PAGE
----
Monday, April 22, 2013


It is important to recognize that our worldview must be Biblical, Reasonable and Practical. On a certain level, such a perspective is straightforward and easy to understand. However, on another level, certain factors are often introduced that complicate such a perspective.

When stating that our worldview is to be Biblical, there are two issues to consider. First, the inerrancy, infallibility and reliability of Scripture issue. It is not the purpose of this article to settle or even address this issue in any depth. However, this issue will influence one’s approach toward formulating a Biblical worldview. If one denies the legitimacy of Scripture, the formulation of a Biblical worldview will never take place. On the other hand, some might state that the Bible is infallible in matters of faith. This approach conceivably influences conclusions about such things as the creation account. If so, one might say the Bible is not infallible in matters of science. If this is so, a “scientific” theory such as evolution might redefine or replace the Biblical account of creation. This would likely jeopardize one’s view of the Biblical account of man’s creation, in the image of God. If this transpires, many important practical aspects of moral issues and the value of human life that are tied to human beings having been created in the image of God are affected.

The second issue relates to using proper procedures for arriving at the meaning of the Biblical text. The truths and principles that comprise a Biblical worldview are taken from the text, according to the intended meaning of the text. Therefore, efforts to arrive at the correct meaning of the text are of great importance.

Some individuals use a text to prove or defend ideas they desire to believe. This is known as “proof-texting” or eisegesis.  Others use passages like Leviticus 20 in an attempt to prove the idea that we have outgrown all Biblical standards since we no longer enforce commands made in such a passage. It is then claimed that Biblical statements about other sins are meaningless or should be reconsidered.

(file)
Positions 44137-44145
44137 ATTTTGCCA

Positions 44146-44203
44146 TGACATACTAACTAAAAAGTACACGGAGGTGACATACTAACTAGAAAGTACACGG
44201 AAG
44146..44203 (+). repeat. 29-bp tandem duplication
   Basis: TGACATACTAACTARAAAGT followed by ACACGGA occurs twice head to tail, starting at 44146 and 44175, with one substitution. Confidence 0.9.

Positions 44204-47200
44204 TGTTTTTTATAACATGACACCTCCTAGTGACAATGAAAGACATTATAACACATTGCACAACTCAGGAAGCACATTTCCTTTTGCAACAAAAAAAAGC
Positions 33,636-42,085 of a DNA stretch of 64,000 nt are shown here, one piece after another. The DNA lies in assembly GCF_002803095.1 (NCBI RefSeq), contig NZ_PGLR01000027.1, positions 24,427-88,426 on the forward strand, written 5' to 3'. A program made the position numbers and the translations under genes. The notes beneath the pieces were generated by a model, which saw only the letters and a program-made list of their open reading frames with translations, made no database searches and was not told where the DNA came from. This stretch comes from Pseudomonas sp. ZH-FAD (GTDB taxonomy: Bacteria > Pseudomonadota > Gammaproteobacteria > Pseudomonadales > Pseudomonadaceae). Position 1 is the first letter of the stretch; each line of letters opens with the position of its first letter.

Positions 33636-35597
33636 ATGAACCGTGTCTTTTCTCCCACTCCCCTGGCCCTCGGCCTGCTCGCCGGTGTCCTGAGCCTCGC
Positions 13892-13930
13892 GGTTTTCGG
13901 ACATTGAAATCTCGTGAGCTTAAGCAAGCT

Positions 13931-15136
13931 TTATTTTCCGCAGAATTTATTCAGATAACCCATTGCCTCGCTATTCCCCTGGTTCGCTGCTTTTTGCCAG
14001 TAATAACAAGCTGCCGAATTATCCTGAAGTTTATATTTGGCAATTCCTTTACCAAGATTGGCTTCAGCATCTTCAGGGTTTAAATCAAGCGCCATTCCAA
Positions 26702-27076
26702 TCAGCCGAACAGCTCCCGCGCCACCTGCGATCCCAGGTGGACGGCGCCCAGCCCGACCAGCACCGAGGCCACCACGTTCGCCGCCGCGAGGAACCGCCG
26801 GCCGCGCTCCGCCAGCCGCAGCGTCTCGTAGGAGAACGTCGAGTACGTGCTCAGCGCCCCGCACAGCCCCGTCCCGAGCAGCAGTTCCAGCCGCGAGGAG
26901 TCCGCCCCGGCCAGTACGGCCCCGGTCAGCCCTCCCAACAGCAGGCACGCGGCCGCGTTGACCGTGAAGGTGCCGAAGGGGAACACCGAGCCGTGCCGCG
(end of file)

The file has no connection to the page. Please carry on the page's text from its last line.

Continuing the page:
Honoring the text with proper hermeneutics within the total context of the complete document is very important in the effort to arrive at a well-rounded, helpful, Biblical worldview.

Many believe there is a distinct division between faith and reason. This has had an unfortunate affect on both faith and reason. Reason, in the minds of such proponents, is substantial and meaningful while faith is simply a form of wishful thinking or believing things that one has no reason to believe, grasping for and believing the unbelievable. This is where the concept from which we get a “leap of faith.” This approach toward human reasoning places too much trust (faith) in human reasoning. This view has led many to assume we, therefore, have no need for faith (as thought of in the aforementioned perspective). Some people, on the other hand, embracing faith, resist intellectual activity (reasoning) because they believe it to be contrary to faith. Both of these approaches are detrimental.

We must realize that the faith Scripture calls for involves having trust and confidence in that of which there is evidence for such trust. Identifying the evidence involves an intellectual process that includes, rather than ignores and excludes, reasoning.